Tag Archives: Civil War

AN OSCAR FOR HOWARD!

I nominate Howard Miyata for an Academy Award: BEST ACTOR IN A PERFORMANCE BY A JAZZ BAND.  Here’s why:  

Rambling around YouTube, I saw a clip posted by Tom Warner (his channel is “tdub1941”) of the High Sierra Jazz Band performing at the 17th Annual Glacier Bay Jazz Stampede in Kalispell, Montata, earlier this month.  The band is led by reedman Pieter Meijers.  Its other members in this clip are Bruce Huddleston, piano; my man Marc Caparone, trumpet; Howard Miyata, trombone / vocal; Charlie Castro, drums; Stan Huddleston, banjo; Earl McKee, sousaphone.

This would have been enticement enough. 

But then I saw the clip was of THE YAMA YAMA MAN with Howard Miyata singing.  I am very fond of that song for purely sentimental reasons: when I was young, perhaps still in the single digits, Ray Nolan, a friend of my father’s used to sing it (in part) and I was enraptured.*  Both my father and Ray are gone now, and the sound of this song is one of the many comforting memories of my childhood. 

And anything that features Howard Miyata is, as they used to say, just my dish.  We’ve never met, but he has a special place in my heart as “Uncle Howie” to Gordon, Justin, and Brandon Au — one of the true up-and-coming dynasties of jazz.  I first saw Howard as part of a High Sierra brass trio playing POTATO HEAD BLUES on cornets with unforgettable accuracy and power.

So be brave and watch this performance:

Even though the Yama Yama Man might be hiding behind the armoire, just tell him that you’re a friend of Uncle Howie’s and everything will be fine. 

P.S.  An easy question: just which irreplaceable vocalist and trumpet player, initials L. A., does Howard remind you of?  Hilariously from the heart!  

*Off the track of jazz: Ray also sang something which was presumably a Civil War song (!) although he must have heard it from his grandfather or father.  The singer is presumably a young man going off to fight, and what I remember of the lyrics are, “Good-bye, Ma / Good-bye, Pa / Good-bye, mule with the old hee-haw / I may not know what this war’s about / But you bet by gosh that I’ll sure find out.”  Can any reader identify this?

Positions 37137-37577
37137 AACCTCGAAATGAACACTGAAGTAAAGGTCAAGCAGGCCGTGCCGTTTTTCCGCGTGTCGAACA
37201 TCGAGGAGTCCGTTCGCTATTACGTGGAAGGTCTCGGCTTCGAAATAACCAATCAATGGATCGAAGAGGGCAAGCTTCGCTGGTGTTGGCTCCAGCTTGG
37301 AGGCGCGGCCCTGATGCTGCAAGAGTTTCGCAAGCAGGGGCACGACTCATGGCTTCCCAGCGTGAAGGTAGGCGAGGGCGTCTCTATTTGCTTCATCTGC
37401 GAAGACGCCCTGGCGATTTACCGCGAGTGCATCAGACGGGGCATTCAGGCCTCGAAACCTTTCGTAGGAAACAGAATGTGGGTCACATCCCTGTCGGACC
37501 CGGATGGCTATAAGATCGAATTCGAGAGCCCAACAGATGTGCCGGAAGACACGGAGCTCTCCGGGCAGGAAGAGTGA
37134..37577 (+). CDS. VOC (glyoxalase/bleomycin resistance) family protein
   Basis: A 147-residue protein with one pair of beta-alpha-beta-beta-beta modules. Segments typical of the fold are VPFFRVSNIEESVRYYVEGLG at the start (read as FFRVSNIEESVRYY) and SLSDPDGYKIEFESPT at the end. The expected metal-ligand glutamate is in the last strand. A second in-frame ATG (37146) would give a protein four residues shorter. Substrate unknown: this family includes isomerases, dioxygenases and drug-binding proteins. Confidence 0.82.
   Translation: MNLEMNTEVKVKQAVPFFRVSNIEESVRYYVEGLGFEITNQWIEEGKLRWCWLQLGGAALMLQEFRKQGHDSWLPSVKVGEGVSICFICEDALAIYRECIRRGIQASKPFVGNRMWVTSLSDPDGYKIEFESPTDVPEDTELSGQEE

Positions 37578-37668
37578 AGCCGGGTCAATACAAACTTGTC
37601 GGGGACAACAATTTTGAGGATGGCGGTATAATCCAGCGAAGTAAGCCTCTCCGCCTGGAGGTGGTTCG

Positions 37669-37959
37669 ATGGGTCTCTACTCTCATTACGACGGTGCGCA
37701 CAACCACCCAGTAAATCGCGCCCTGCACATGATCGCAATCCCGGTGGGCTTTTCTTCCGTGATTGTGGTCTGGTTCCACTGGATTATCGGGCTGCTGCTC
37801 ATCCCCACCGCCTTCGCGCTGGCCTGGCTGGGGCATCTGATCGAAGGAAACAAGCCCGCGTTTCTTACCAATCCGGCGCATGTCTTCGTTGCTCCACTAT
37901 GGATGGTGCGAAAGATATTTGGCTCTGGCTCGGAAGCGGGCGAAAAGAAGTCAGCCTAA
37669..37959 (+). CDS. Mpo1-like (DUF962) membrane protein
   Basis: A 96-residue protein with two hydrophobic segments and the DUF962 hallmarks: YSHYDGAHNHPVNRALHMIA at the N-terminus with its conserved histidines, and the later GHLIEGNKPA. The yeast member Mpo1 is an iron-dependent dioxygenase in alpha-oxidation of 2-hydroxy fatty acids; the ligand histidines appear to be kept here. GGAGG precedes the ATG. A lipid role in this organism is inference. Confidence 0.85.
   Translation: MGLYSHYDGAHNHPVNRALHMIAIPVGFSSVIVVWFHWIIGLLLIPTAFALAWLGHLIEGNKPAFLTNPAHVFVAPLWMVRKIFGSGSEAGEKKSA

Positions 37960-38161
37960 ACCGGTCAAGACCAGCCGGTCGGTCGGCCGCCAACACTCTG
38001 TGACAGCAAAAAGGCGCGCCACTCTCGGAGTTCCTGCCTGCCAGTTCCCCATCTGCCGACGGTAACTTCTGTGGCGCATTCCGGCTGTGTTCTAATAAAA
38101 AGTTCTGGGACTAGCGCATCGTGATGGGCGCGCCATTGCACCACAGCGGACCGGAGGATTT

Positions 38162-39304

ABE LINCOLN, SWASHBUCKLER

I have a special fondness for those musicians who never get their share of the limelight — not only Joe Thomas but also Frank Chace, Mike Burgevin, Cliff Leeman, Benny Morton, Shorty Baker, Rod Cless come to mind.  Abe%20Lincoln%20Masthead%20Image

It would be impossible to say who is most underrated or under-recognized, but trombonist Abe Lincoln is certainly a contender for Jazz’s Forgotten Man.  Although his astonishing playing enlivens many recordings — the late Thirties West Coast sessions that Bing Crosby and Hoagy Carmichael made with small jamming bands (often including Andy Secrest on cornet) and later sessions with the Rampart Street Paraders and Matty Matlock’s Paducah Patrol, he’s not well known.  I first heard him out in the open on a wondrous Bobby Hackett Capitol session, COAST CONCERT or COAST TO COAST, where Abe and Jack Teagarden stood side by side.  It wasn’t a cutting contest, but Abe’s joyous exuberance was more than a match for Big T. 

There are exceptions — cornetist Bob Barnard is a heroic one — but many jazz brassmen start their solos low and quiet, and work up to their higher registers for drama.  Abe Lincoln reminds me of Douglas Fairbanks, Sr., leaping from a balcony, sword drawn.  There’s no shilly-shallying; Abe starts his solos with a whoop in his highest register and STAYS THERE.  He’s dazzling. 

I’m currently writing the liner notes for a forthcoming CD on the JUMP label (Joe Boughton’s cherished enterprise) which will feature a “Rampart Street Paraders” group in performance.  The venue was called “Storyville,” apparently located in San Francisco in the Sixties.  The band?  How about Billy Butterfield, Matty Matlock, Stan Wrightsman, Ray Leatherwood, Nick Fatool, and Abe Lincoln.  Looking for information in my discographies, I found sketches of Lincoln’s associations: the California Ramblers, Ozzie Nelson, Paul Whiteman, Roger Wolfe Kahn, West Coast radio and film work, soundtrack work for Walter Lanz Woody Woodpecker cartoons, even!

Then I did what has become common practice for researchers: I Googled “Abe Lincoln” “jazz” “trombone” — to separate him from that other Abe who split rails and ended the Civil War. 

And THIS came up — a whole website devoted to Abe: thorough, accurate, with photographs, articles, a discography, a video clip (!) and a biography:

http://www.abelincolntrombone.com/index.htm

It doesn’t make Abram Lincoln (not “Abraham,” by the way) a great deal more famous, but I applaud the site and bless the person who created it.  Check it out and enjoy Mister Lincoln.